It was now clear:—the stranger had evidently been a brave transgressor of the law; perhaps an assassin, certainly a victorious single combater. This redoubled in Laura's bosom the interest she had conceived for him. There is nothing renders a young lady more ardent in her attachment than the supposition that her lover has committed some enormous crime. Her father thought he might make a good thing out of his new acquaintance. He resolved to find out if he was rich—if rich, he could marry him to his daughter; if poor, he might as well inform against him, and get the reward. An attorney is a bow,—a crooked thing with two strings to it. It was in the wood that the lawyer met the stranger. The stranger was examining a tree. "Strong, strong," muttered he; "yes, it is worth buying." "Are you a judge of trees, Sir?" quoth the attorney. "Hum—yes, of a peculiar sort of tree." "Have you much timber of your own?" "A great deal," replied the stranger coolly. "Of the best kind?" "It is generally used for scaffolding." "Oh, good deal!" The lawyer paused. "You cannot," said he, archly, "you cannot conceal yourself; your rank is sufficiently apparent." "Good heavens!" "Yes, my daughter says she heard you boasting of your hereditary distinctions—four hundred years it has existed in III. 2 A
your family," "It has indeed!" "And does the property—the cash part of the business, go with it?'' "Yes ! the Government provide for us.'' "Oh, a pension !•—hereditary too?" "You say it.'' "Ah, 'tis the way with your great families," said the lawyer to himself, "always quartered on the public." "What's that he mutters about quartered!" inly exclaimed the stranger with emotion. "It is from our taxes that their support is drawn," continued the lawyer. "Drawn, Sir!" cried the stranger aloud. "And if it be not the best way of living, hang me.'" concluded the lawyer. "You," faltered the stranger, clasping his hands: " horrible supposition!!!"
CHAPTER IV.—ENLIGHTENED SENTIMENTS.
"Joy was not always absent from his fare,
"You will really marry me then, beautiful Laura," said the stranger kneeling on his pocket-handkerchief. Laura blushed. "You are so—so bewitching—and—and you will always love me— and you will tell me who you are." "After our marriage, yes,"— said the stranger somewhat discomposed. "No! now—now,".—cried Laura, coaxingly. He was silent . "Come, I will get it out of you. You are an eldest son." "Indeed I am," sighed the stranger. "You have an hereditary title?" "Alas! yes!" "It descends to you?" "It does!"—" You have a—a—the means to support it?" "Assuredly." "Convince me of that,'' said the Lawyer, who had been listening unobserved," and my daughter is yours—let you have killed your man a hundred times over!" "Wonderful liberality!" cried the stranger, enthusiastically, and throwing himself at the lawyer's feet.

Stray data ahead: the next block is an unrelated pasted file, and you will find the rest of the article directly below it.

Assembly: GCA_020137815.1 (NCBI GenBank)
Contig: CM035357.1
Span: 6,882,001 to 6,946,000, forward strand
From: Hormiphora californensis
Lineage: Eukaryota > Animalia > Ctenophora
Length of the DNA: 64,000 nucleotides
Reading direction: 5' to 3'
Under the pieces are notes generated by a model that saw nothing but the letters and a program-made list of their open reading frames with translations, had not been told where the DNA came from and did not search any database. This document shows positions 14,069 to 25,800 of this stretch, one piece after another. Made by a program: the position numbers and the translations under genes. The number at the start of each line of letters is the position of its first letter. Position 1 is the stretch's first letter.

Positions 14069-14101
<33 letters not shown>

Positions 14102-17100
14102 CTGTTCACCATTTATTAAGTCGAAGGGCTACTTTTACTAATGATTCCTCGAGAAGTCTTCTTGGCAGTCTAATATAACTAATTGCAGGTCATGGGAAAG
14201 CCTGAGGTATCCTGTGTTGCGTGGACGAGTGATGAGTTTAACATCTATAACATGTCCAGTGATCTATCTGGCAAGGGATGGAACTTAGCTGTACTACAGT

CHAPTER V.—CIRCUMSTANTIAL EVIDENCE."The soul wears out her clothes."—Plato.—Apparently not i
The stranger wore a splendid suit of clothes. The mystery about him attracted the admiration and marvel of the people at the little inn at which he had taken up his lodging. They were talking about him in the kitchen one morning when the boots was brushing his coat. A tailor from the capital, who was travelling to his country seat, came into the kitchen to ask why his breakfast was not ready. "It is a beautiful coat 1" cried the boots, holding it up. "What a cut!" cried the chambermaid. "It is lined with white silk," said the scullion, and she placed her thumb on the skirts. "Ha!" said •ie tailor,—" what do I see! it is the coat of the Marquis de Tet» Perdu: I made it myself." "It is out—it is out!" cried the waiter. "The gentleman is a Marquis. Gemini, how pleased Miss Laura will be!" "What's that, Sir? so the strange gentleman is really the Marquis de Tete Perdu!" asked the landlady. "John, take the fresh eggs to his Lordship." "Impossible 1" said the tailor, who had fixed on the fresh eggs for himself. "Impossible!" and while he laid his hand on the egg-stand, he lifted his eyes to heaven. "Impossible! the Marquis has been hanged this twelvemonth!"
CHAPTER VI.—THE DEPARTURE.
"They have their exit! and their entrances.